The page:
This ‘nostalgia’ forward by a friend on WhatsApp, following my post on Nomophobia, took me back to the time in India when first, they had to advertise to get people to subscribe to the service, then the time when people had to wait for years before they could get a connection and finally the time when cellphone service providers and handset makers are back advertising telephony. A full cycle indeed.
I don’t remember the times when the telephone company advertised for landline connections. We did not have a telephone connection at home till my mid teen years and we were told not to use it unless for emergency purposes. I distinctly remember neighbours pleading to be allowed to not only make calls but, also to receive calls in emergencies. My late wife’s family did not have a phone connection in the early years of our marriage and we would call their neighbour to request someone from there to be called to receive a call after a few minutes. This was when Direct Dialling had been introduced but, prior to that, we used to make person to person calls either from our phone or from post offices. Now, we can not only make direct phone calls, we can video call too using whatsapp! What a change!
Such change however brings with it, its own dangers as well as these two clips show.
I learnt a new word last week. Nomophobia.
“Nomophobia is the irrational fear of being without your mobile phone or being unable to use your phone for some reason, such as the absence of a signal or running out of minutes or battery power. A phobia is by definition an irrational fear.”
Due to a technical problem with my thumbprint not amenable to be read for identification purposes for some applications, I had transferred my mobile phone number to my son as a temporary measure. Not needing to use that application anymore, I was getting quite frustrated with my name not being associated with my phone number in this highly interconnected world so dependent on internet for just about everything. Having recently acquired a brand new smart phone, I wanted my name back as the registered user of the number. I therefore applied for retransfer of the name to mine with the service provider and a new adventure started.
Let me not go into all the gory details but, suffice it to say that it was frustrating. My able secretary, my dear DIL also got frustrated as I was depending on her to get the mess sorted out.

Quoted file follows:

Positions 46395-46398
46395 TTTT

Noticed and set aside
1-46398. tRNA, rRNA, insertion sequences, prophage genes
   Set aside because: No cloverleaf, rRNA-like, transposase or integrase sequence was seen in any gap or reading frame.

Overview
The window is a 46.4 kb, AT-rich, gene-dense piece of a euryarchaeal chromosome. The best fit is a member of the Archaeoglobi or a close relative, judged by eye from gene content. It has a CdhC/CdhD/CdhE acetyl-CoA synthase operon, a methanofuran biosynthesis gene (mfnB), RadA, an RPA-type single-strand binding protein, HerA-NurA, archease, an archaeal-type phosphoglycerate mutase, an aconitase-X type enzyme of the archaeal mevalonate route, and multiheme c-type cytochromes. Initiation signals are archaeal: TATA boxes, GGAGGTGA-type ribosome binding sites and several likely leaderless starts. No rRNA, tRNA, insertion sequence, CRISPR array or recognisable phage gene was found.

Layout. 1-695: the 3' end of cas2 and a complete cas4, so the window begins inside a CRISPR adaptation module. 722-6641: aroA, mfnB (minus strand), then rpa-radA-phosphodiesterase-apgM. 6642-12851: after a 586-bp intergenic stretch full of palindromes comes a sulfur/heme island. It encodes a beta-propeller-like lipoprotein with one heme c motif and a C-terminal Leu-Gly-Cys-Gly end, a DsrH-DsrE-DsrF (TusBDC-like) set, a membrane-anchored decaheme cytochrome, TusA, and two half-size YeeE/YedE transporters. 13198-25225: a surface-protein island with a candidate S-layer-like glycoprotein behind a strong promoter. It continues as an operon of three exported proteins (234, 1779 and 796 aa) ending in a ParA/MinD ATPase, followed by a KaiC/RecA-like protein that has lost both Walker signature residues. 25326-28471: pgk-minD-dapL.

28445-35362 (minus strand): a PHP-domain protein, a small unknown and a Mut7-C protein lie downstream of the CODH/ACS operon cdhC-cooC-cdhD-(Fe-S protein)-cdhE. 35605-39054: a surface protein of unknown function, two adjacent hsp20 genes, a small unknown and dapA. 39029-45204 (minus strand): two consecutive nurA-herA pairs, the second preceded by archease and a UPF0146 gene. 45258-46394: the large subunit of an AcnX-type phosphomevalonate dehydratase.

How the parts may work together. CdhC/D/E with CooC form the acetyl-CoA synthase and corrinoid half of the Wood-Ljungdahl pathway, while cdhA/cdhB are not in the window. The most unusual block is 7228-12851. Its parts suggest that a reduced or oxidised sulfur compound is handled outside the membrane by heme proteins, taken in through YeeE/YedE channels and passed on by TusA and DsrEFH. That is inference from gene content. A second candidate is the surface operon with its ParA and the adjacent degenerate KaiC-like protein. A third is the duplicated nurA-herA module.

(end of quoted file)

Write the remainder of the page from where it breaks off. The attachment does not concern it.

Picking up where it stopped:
Finally, after three weeks of toing and froing and innumerable telephone calls, complaints etc, the deed was done but, I was adviced that for 24 hours my connection would be disconnected to sort our their own internal problems. I agreed to that having no option but was not prepared for the connection getting disconnected for 72 hours! Immediately after the 24 hour period was over, I started enquiting about when the connection would be restored and after repeated phone calls and some threats to escalate the matter, the connection was finally restored.
During the 72 hours, those who wanted to contact me desperately, did on my landline as also I used the landline for outside calls. Since I had a WiFi connection at home other services like WhatsApp and Twitter worked and that helped keep my sanity. Particularly frustrating was my inability to use the OTP service for various online transaction during the three days. The saving grace however was the absence of promotion calls and SMS services though the same service was the reason for my not getting the OTPs.
This experience shared with a friend resulted in my getting to learn the new word “nomophobia”. No doubt that I suffer from it!
What a relief to get the connection back and great pleasure that the number is now registered in my name!
After a very long time, I had the experience of a fabulous lunch with people who I love in a great restaurant under spectacular weather conditions. we were celebrating the sixth wedding anniversary of Manjiree and Ranjan and everything was perfect.
Except for an in-house singer with a guitar and very loud amplifier/speakers combination whose music kept coming in the way of my ability to listen to the conversation around me. After trying to get the volume down and having failed, I simply switched off and tried to put on a cheerful face while the others apparently had no difficulty in shouting over the noise to hear each other.
While I enjoyed the food and the ambience I ended up with a very rare head ache and have vowed not to go to such places anymore.
Age is telling!